Stress accumulation in the Marmara Sea estimated through ground-motion simulations from dynamic rupture scenarios

Hideo Aochi, John Douglas, Thomas Ulrich

Research output: Contribution to journalArticlepeer-review

4 Citations (Scopus)
79 Downloads (Pure)


We compare ground motions simulated from dynamic rupture scenarios, for the seismic gap along the North Anatolian Fault under the Marmara Sea Turkey), to estimates from empirical ground motion prediction equations (GMPEs). Ground motions are simulated using a finite difference method and a 3D model of the local crustal structure. They are analyzed at more than a thousand locations in terms of horizontal peak ground velocity. Characteristics of probable earthquake scenarios are strongly dependent on the hypothesized level of accumulated stress, in terms of a normalized stress parameter T (Aochi and Ulrich, 2015). With respect to the GMPEs, it is found that simulations for many scenarios systematically overestimate the ground motions at all distances. Simulations for only some scenarios, corresponding to moderate stress accumulation, match the estimates from the GMPEs. The difference between the simulations and the GMPEs is used to quantify the relative probabilities of each scenario and, therefore, to revise the probability of the stress field. A magnitude Mw7+ operating at moderate prestress field (0.6 < T ≤ 0.7) is statistically more probable, as previously assumed in the logic tree of probabilistic assessment of rupture scenarios. This approach of revising the mechanical hypothesis by means of comparison to an empirical statistical model (e.g. a GMPE) is useful not only for practical seismic hazard assessments but also to understand crustal dynamics.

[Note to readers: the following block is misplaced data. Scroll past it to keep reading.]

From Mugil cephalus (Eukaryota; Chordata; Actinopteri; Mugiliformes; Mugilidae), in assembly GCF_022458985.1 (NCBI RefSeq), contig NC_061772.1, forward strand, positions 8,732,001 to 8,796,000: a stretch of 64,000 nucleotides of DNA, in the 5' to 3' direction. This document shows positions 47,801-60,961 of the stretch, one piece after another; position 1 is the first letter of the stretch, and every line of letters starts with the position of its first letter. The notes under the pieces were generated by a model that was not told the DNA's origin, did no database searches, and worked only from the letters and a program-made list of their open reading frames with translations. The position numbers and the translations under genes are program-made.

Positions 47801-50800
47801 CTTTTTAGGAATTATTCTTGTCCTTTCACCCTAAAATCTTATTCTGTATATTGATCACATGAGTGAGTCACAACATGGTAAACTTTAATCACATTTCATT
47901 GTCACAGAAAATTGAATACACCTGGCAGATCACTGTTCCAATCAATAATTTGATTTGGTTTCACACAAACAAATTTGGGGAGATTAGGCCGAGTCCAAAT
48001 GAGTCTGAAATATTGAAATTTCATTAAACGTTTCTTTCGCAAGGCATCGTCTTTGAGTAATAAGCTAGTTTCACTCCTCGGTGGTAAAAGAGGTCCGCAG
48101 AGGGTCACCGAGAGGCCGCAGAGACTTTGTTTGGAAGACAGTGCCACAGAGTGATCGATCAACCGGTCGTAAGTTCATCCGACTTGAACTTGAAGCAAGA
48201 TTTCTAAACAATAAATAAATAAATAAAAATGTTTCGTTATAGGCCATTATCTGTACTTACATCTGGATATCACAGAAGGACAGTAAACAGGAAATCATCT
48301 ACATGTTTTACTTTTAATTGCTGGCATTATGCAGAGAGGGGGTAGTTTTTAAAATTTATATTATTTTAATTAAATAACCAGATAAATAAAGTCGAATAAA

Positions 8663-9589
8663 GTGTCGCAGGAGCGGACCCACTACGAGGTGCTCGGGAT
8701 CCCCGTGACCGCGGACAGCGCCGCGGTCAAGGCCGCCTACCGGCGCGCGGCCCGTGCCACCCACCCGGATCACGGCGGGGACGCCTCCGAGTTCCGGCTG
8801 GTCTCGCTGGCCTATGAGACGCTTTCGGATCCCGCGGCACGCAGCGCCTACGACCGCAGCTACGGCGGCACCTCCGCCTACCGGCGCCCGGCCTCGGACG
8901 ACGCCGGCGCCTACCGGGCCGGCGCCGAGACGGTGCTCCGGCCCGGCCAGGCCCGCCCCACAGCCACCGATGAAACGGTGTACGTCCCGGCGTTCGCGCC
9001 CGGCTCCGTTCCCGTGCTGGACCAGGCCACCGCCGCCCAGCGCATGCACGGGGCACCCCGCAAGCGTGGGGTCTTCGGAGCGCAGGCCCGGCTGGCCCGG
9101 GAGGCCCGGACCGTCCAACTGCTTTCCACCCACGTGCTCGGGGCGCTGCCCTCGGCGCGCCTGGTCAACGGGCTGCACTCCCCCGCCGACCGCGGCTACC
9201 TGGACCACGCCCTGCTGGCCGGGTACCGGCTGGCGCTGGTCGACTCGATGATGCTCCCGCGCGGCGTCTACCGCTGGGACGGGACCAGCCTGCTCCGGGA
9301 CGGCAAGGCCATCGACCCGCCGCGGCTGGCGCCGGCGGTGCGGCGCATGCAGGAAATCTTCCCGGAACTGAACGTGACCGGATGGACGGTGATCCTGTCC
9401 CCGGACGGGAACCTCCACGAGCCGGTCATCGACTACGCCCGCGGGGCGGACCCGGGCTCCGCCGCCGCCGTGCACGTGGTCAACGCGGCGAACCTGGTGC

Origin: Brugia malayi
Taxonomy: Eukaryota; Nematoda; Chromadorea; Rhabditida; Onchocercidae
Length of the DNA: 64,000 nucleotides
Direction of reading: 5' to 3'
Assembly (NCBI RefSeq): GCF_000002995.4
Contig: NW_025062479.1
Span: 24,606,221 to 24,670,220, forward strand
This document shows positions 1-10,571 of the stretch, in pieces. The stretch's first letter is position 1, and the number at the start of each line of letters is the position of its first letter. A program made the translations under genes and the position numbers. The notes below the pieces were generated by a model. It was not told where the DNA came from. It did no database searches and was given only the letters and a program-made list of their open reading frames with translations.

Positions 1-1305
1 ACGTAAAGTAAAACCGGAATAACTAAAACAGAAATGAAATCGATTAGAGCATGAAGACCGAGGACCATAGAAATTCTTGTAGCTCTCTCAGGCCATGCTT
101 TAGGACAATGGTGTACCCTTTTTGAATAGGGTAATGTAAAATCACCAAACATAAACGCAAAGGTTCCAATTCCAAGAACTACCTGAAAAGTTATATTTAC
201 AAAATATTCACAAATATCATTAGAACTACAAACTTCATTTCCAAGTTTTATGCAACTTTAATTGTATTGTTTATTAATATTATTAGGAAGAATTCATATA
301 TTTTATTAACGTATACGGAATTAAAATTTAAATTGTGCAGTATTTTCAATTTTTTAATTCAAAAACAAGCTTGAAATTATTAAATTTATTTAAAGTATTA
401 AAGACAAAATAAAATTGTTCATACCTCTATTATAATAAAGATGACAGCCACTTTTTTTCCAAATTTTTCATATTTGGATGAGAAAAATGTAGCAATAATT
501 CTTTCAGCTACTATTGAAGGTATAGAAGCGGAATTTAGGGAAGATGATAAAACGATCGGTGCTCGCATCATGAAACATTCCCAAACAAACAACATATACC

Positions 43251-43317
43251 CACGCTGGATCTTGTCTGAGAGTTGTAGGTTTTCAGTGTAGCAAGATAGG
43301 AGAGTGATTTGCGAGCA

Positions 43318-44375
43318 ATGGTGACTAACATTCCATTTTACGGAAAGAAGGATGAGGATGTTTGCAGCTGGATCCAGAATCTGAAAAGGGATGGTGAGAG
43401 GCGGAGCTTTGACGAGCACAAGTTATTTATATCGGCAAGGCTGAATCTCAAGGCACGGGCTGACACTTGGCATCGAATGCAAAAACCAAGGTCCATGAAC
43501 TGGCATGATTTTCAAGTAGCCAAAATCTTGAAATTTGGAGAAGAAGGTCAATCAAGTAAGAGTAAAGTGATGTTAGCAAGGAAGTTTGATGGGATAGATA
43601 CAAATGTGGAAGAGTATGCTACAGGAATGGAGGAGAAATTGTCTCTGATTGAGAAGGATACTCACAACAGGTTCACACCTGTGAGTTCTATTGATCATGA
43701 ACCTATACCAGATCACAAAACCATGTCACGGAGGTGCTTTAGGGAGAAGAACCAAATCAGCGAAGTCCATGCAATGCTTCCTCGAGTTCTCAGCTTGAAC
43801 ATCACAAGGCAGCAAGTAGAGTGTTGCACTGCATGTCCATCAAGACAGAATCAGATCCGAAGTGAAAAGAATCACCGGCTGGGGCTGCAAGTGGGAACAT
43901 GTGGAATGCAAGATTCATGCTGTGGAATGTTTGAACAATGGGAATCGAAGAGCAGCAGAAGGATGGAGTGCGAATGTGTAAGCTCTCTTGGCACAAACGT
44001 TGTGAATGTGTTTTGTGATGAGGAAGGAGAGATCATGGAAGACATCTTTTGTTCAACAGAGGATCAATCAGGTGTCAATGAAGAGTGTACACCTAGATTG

Original languageEnglish
Pages (from-to)2219–2235
Number of pages17
JournalJournal of Geophysical Research: Solid Earth
Issue number3
Publication statusPublished - 22 Mar 2017


  • ground motion prediction equations
  • dynamic rupture
  • seismic gap
  • seismic risk
  • earthquake


Dive into the research topics of 'Stress accumulation in the Marmara Sea estimated through ground-motion simulations from dynamic rupture scenarios'. Together they form a unique fingerprint.

Cite this